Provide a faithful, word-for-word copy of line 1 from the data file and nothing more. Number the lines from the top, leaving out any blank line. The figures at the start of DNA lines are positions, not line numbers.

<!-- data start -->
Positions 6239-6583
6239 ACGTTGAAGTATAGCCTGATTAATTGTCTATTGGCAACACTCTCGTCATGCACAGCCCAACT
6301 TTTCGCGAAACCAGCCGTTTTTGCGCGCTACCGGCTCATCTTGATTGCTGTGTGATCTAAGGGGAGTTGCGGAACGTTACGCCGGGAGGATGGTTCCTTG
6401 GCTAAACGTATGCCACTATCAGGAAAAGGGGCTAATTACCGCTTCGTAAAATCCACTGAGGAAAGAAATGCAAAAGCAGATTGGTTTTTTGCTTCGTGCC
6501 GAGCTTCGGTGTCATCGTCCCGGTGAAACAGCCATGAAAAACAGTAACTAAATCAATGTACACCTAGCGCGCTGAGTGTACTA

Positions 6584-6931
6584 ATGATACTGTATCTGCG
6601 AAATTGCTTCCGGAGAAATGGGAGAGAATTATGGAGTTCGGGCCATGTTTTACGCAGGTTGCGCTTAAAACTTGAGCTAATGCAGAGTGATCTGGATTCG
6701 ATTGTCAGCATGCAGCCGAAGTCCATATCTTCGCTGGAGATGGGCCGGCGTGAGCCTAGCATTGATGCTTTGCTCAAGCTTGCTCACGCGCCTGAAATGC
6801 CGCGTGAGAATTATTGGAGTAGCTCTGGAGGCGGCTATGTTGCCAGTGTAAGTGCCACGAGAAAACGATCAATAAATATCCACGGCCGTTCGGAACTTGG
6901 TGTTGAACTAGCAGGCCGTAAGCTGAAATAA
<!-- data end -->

Positions 6239-6583